BRIARCLIFF MANOR -- With treats in her pocket and a clicker device in hand, Linda Lukens has trained all sorts of dogs from regular house pets to service dogs for people with psychological and emotional disorders. She teaches a group class for dogs and owners at the Briarcliff Manor Recreation Center.
"I love what I do. I think I'm good at it. I think I understand (animals) sort of naturally," said Lukens.
Lukens is in her 35th year of dog training. She started her career by going to a dog training school in New Paltz after a career test showed that she could excel at the profession.
"I was the kid who went up to every dog, you couldn't stop me," she said. "So when the test came back with dog trainer, I said 'That's it!' because I always loved animals."
Lukens trains dogs using a positive reward method called operon conditioning that was originally developed by behaviorist B.F. Skinner. She presses her clicker to signal good behavior or absence of bad behavior, and follows up with a treat.
The positive clicking method can be used on all animals, not just dogs, she explained.
"I once trained a wild chipmunk to take food from my hand," Lukens recalled. "I used the clicker and started throwing peanuts and within one week that little chipmunk crawled into my hand and ate a peanut."
Lukens didn't always use the clicker method. When she first trained dogs, she used a punishment-based method based mostly on using choke collars and leashes.
"It's based on hurting the dog, giving them some pain to get them to listen," Lukens explained. "There was no other method in existence then."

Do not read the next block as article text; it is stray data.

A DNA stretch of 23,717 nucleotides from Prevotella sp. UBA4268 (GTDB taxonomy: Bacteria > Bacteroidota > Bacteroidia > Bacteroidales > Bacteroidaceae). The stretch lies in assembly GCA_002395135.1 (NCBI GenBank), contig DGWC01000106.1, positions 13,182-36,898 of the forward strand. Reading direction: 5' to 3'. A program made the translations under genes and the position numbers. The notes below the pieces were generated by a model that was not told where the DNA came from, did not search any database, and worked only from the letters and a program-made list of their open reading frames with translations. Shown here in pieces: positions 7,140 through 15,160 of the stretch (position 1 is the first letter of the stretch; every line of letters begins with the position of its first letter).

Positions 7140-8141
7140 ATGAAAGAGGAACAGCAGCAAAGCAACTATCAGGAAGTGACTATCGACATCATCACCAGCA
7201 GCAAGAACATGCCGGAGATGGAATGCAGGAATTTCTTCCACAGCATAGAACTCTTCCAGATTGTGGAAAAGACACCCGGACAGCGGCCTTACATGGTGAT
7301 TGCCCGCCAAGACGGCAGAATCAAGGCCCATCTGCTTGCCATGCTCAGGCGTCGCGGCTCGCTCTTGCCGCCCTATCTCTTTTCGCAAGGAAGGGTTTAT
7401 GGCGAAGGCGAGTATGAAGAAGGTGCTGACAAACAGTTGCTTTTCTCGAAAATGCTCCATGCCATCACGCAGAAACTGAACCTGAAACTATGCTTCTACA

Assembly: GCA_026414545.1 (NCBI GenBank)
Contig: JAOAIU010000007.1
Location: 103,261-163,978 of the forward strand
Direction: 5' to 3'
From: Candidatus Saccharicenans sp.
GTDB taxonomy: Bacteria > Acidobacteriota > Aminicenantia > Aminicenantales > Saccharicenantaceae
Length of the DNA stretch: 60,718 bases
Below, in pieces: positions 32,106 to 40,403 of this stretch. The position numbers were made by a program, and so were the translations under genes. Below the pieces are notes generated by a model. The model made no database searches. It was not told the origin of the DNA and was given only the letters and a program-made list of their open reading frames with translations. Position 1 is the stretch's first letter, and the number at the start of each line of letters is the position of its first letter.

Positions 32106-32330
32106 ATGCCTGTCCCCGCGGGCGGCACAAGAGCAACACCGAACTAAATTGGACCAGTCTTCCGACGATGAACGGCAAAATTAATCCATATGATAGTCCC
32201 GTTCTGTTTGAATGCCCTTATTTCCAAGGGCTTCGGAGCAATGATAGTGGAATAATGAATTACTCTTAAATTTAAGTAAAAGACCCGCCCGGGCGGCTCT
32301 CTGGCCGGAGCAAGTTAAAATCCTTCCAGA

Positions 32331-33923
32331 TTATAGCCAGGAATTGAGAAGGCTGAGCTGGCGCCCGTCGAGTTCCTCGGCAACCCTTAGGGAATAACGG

Then 12 years ago, Lukens went to a seminar taught by Karen Pryor, an animal trainer who originally trained dophins and orcas for shows.
"The three-day seminar changed my life," she said. "I put punishment-based training behind me. It took me a full year to paradigm shift from punishing to not and I'd never go back. Now I think what I did for all those years was so inhumane."
As an example of the difference between positive clicker-training and punishment-based training, Lukens said there are two ways to train a dog not to jump up on people.
With the punishment-based method, the trainer would jerk hard on the dog's leash and say "No! Off!"
With the positive method, the trainer would teach the dog to sit and greet, rewarding it with clicks and treats when it sat and greeted, thereby not jumping up on a person.
"I want to spread the word of positive training," Lukens said. "It thrills me when people say 'This is so fast and better than what we did before.'"
Lukens teaches many private classes at client's homes, and also group classes in community centers with an average of eight to 10 dogs and owners. In Briarcliff, she teaches beginner, intermediate and advanced classes at a price of $110 for eight classes
Lukens also takes on special projects, like training service dogs for people with severe panic disorder or autism. The dogs help patients to get out of their homes and socialize with other people.
"It's very, very satisfying," she said. "I had a woman who really had not left her home for 20 years, and I got her to cut her hair, go out of her house, talk to people."
When not training other people's pets, Lukens enjoys her own at her home in Carmel. She has two Standard poodles, an Italian greyhound, four cats, a blue and gold macaw and a pond full of koi fish, all of whom have been clicker-trained.
"I do have to deal with so many difficult animals, so when I'm at home I want easy," she said. "That's why I have Standards. They don't shed, they're mellow, good dogs."
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